Of the children younger than 2 years who underwent tracheostomy placement, 24.3% experienced a major complication within 30 days of surgery. Neonates, children with preoperative intraventricular hemorrhage, and children with cardiac risk factors were more likely to experience a major complication following tracheostomy placement. The risk factors identified in this study are different from those identified in studies in children undergoing other surgical procedures and in adults undergoing otolaryngology procedures. In a study by Raval et al,16 American Society of Anesthesiologists class 3 or higher and the need for nutritional support were predictors of postoperative complications in all children undergoing surgery, but neither of these factors was identified as a predictor of postoperative complications in our study. In addition, a previous analysis of adults undergoing otolaryngology procedures indicated that American Society of Anesthesiologists class 3 or higher, prolonged operative time, presence of cerebrovascular disease, and preoperative corticosteroid use were associated with postoperative complications.19 Our study does not indicate that these preoperative risk factors are associated with postoperative complications for children younger than 2 years undergoing tracheostomy. We cannot assume that predictors of complications in adults undergoing otolaryngology procedures or in children undergoing other surgical procedures will accurately describe expected complication rates in the current study population.
The multivariable model prepared for this study demonstrated good fit but not acceptable discrimination. The reduced discrimination of the logistic regression model in the setting of good fit indicates that variables not included among the NSQIP’s measured variables may better discriminate among the patients who experienced a postoperative complication. Previous analysis of the NSQIP has demonstrated that, for adult patients, hospital quality measures can be adequately risk adjusted with a limited number of variables.20 To limit the burden of data collection, the NSQIP has reduced the variables needed to those necessary for risk adjustment. Owing to all of the reasons mentioned, it is essential to include some procedure-specific risk factors in our upcoming NSQIP Pediatric module. Other procedure-specific quality improvement initiatives, such as those targeting spinal fusion, pancreatectomy, and vascular surgery, have demonstrated the importance of defining risk factors and outcomes.21-24 Risk factors to be included in the procedure-specific module will likely include the primary indication for a tracheostomy, type of tracheostomy collar, stomal and/or retention suture placement, and type of protective dressing.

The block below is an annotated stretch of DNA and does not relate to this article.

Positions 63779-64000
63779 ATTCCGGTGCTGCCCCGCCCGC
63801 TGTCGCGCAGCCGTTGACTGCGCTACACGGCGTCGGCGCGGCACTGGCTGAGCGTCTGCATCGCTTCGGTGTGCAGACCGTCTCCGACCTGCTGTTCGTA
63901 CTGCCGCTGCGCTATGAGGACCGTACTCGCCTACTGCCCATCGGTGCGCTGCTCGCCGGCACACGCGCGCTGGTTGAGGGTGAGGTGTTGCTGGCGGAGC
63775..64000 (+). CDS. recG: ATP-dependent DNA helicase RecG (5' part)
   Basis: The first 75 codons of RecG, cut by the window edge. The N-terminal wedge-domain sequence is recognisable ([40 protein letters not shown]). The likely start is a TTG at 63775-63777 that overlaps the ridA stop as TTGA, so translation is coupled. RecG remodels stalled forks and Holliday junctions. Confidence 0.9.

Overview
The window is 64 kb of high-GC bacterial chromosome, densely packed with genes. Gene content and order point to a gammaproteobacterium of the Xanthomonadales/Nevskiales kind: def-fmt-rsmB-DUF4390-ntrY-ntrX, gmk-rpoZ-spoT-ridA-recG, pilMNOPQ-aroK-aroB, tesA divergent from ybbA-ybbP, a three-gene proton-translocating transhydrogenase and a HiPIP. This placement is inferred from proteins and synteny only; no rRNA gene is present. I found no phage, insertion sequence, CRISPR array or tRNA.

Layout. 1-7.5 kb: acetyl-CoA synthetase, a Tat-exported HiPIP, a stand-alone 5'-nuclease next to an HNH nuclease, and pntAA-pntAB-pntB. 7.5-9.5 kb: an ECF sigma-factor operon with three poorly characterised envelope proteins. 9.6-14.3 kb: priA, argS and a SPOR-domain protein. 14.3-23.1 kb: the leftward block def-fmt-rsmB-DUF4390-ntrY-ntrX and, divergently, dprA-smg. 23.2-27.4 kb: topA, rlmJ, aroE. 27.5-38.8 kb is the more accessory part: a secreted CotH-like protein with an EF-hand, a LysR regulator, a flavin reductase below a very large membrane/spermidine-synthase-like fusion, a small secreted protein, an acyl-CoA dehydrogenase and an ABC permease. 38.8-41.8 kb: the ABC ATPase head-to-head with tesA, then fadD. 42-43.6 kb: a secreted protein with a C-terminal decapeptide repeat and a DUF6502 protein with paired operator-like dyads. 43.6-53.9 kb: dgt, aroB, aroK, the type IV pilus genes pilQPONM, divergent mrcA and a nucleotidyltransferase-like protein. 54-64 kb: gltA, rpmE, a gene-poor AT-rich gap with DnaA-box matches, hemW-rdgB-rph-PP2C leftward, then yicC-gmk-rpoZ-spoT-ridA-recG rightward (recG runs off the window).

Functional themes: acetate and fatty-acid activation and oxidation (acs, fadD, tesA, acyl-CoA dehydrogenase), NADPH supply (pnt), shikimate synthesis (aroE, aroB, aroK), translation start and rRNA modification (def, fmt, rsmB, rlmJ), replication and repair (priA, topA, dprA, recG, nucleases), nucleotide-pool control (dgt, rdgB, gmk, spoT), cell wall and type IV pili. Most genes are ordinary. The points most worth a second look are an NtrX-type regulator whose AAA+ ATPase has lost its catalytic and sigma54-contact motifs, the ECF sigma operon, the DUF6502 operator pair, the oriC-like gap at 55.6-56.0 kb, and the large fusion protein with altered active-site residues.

The NSQIP Pediatric was originally established to report surgical outcomes for all specialties; unfortunately, it currently does not provide a comprehensive list of procedure-specific outcomes of interest to otolaryngologists. For example, tracheostomy-related pressure ulcers occur in 8% to 29% of pediatric patients,4,7 but this complication is not documented in the NSQIP Pediatric. Therefore, our study may be underestimating the true number of complications seen in young children undergoing a tracheostomy. Our initiative will examine additional procedure-specific outcomes relevant to children undergoing tracheostomy so that we may be able to target complications of interest to otolaryngologists for quality improvement and identify areas for other cross-institutional quality improvement initiatives in pediatric otolaryngology. In addition to tracheostomy-specific pressure ulcers, other relevant outcomes that should be included are accidental decannulation, tracheostomy tube occlusion, pneumothorax, breakdown of the skin of the neck, or tracheal wall laceration.1,5,25,26 Wound dehiscence and superficial SSI are clearly defined by the NSQIP Pediatric to be separate definitions and do not include pressure ulceration, thus adding to the necessity for inclusion in future research.